When you buy a paper book, it's typically arranged and printed to the publisher's specifications, even on this website, the text you're seeing has been formatted to be displayed in a readable style. Clever folks have already decided how far apart the words should be, how high the lines are etc. And therein lies the success: they get it right so you don't have to worry about it. However, with an e-book, you have a level of control over how you read your text. If you're familiar with changing the appearance of text in a document on a computer in, say, Microsoft Office or Word, then this is what you should expect from an e-book reader. Most readers, regardless of their origin, can change the size, spacing, and layout of the text. If you prefer large type, you can have it. If you like to have hundreds of words on a page with smaller text, no problem. Don't like the fancy font the text is shown in? Chances are you can change it to something simpler. You may find that reading on the bus is easier with more space between the lines. Once you've read a few e-books on a Kindle or iPad, you begin to know what works for you, and that's the key. The iPad has a clever function of being able to change the text background from white to sepia, giving e-books a bit of a nostalgic, aged look and being easier on the eyes late at night.
Downloading PDFs on an iPad or Kindle
Both Kindle and iPad can display PDFs. Neither device does it absolutely perfectly, but the iPad does a far better job at it and the Kindle is limited to showing shades of grey. Again, the PDF function is a fairly new addition to the Kindle via a free software update. As a reader, you are restricted to how the PDF is laid out by the publisher. There is little or no change to this layout that you as a reader can make as t he clever design folks have made the PDF to look like the paper version of the book.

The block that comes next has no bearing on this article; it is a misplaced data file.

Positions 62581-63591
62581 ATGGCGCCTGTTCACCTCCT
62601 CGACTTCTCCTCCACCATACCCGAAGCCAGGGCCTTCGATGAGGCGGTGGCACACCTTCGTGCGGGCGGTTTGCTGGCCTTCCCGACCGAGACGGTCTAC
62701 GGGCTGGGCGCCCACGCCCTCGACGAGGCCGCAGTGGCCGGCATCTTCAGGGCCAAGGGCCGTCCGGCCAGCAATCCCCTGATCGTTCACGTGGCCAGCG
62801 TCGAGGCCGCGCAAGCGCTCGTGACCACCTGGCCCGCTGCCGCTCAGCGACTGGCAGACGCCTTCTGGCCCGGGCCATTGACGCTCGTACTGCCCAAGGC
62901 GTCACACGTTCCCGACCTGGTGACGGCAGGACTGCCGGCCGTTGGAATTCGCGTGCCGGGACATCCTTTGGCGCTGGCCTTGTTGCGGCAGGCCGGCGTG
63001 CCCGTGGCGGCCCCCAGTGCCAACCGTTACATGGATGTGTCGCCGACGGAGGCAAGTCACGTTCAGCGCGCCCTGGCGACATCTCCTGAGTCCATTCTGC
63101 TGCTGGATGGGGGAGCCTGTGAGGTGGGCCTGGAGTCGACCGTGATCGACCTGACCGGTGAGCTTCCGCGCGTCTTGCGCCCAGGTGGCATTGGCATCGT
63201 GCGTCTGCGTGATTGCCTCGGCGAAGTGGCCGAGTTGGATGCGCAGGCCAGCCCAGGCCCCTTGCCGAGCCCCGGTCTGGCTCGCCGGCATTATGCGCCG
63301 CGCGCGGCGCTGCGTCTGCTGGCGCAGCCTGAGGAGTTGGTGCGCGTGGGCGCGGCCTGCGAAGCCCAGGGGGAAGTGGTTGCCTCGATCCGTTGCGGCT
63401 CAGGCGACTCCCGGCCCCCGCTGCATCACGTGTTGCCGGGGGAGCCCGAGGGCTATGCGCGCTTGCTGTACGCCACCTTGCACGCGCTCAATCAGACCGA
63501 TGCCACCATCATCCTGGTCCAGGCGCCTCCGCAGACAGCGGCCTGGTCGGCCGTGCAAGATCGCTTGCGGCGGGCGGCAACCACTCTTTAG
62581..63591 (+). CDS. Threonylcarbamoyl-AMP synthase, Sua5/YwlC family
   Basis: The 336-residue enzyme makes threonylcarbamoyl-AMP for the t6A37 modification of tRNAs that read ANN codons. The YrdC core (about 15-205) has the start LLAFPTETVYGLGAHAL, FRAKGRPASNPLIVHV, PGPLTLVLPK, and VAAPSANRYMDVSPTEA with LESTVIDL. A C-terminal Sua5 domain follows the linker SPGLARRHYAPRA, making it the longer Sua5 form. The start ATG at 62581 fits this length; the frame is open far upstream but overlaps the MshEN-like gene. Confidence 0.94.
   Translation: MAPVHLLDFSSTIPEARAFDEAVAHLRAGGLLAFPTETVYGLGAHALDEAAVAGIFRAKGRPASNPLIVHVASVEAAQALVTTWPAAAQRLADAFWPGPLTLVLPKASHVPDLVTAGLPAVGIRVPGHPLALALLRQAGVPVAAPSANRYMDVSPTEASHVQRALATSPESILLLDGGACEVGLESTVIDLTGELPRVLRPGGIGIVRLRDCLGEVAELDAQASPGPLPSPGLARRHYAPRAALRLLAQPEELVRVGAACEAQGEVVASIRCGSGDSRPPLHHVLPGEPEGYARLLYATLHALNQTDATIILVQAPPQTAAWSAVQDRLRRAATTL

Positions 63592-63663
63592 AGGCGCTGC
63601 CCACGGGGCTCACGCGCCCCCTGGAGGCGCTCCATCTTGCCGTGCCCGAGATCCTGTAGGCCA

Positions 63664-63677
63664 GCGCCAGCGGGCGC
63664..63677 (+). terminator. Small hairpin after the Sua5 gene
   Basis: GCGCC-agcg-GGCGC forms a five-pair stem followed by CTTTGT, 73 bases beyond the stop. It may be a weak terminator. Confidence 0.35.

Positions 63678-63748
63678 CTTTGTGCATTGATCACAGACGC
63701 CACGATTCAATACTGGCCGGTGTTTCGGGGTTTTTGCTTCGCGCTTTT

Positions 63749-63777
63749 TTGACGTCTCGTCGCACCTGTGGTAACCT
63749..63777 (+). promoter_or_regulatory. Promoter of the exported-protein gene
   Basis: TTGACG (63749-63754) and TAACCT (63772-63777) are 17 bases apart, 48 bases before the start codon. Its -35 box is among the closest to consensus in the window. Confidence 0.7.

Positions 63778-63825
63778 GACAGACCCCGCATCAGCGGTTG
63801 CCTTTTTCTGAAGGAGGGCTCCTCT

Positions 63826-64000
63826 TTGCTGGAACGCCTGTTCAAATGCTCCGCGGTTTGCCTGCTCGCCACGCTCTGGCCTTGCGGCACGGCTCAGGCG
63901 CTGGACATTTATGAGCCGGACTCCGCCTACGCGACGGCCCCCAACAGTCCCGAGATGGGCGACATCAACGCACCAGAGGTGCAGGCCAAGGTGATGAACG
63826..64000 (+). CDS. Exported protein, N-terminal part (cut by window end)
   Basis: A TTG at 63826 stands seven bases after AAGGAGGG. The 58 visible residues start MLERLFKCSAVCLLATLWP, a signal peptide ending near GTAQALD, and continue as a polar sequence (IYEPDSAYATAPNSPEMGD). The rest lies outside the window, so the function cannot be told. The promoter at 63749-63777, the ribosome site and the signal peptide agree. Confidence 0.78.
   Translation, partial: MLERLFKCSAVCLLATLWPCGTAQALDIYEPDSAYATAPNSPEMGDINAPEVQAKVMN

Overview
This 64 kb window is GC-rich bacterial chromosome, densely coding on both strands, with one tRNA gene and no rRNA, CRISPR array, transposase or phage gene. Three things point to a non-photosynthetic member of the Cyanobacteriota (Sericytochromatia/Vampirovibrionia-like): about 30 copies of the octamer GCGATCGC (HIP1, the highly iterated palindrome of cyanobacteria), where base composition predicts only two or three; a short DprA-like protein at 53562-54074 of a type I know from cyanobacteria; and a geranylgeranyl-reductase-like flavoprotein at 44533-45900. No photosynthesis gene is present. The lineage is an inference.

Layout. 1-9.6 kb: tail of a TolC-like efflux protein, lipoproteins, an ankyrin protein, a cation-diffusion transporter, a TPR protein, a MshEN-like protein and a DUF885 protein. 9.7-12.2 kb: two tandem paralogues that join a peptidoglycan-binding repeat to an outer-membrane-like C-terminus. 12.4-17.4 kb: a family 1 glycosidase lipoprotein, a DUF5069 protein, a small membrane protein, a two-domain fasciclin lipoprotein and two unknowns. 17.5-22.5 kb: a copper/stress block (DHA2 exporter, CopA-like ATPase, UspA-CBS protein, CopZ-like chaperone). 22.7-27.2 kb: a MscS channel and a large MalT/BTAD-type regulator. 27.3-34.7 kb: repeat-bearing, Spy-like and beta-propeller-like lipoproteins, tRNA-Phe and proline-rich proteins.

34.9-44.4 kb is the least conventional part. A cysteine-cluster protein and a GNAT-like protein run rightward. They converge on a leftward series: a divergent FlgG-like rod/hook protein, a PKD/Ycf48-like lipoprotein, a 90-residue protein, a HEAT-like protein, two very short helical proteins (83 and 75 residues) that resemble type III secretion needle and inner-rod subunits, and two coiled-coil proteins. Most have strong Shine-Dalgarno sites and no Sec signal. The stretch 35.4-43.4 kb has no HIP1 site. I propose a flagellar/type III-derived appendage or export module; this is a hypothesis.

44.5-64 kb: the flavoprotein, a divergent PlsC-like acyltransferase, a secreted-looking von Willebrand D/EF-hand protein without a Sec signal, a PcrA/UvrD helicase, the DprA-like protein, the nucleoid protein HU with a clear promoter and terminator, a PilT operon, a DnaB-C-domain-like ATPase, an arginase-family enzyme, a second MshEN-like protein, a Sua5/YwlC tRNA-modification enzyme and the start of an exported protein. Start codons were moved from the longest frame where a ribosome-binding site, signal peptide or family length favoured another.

Over time, publishers will make new and old books available as downloads, both from places like the Green Shopping e-books page and the relevant online stores for Kindle and iPad. Amazon's Kindle store has a larger range of books than Apple's iBooks store by virtue of it having a head-start by over a year. Both have a large selection of free-to-download books. The first Kindle-native e-book from Permanent Publications is Chrissie Sugden's Grounds For Hope and is available for immediate download from both Green Shopping and the Amazon Kindle store. Even with Amazon's relatively fast shipping, there's a lot to be said for immediate fulfillment. That's another key difference between paper books and e-books – spur-of-the-moment impulse purchases are just that, they're typically delivered to you in less than a minute and you don't need to constantly listen for delivery trucks.
iPad, Kindle and e-Book Prices
Expect to pay considerably more for an iPad than a Kindle; typically, a basic iPad is about three-and-a-half times the price of a standard Kindle. E-book prices will vary from title to title, but are largely similar across the various formats, so you won't normally pay a premium.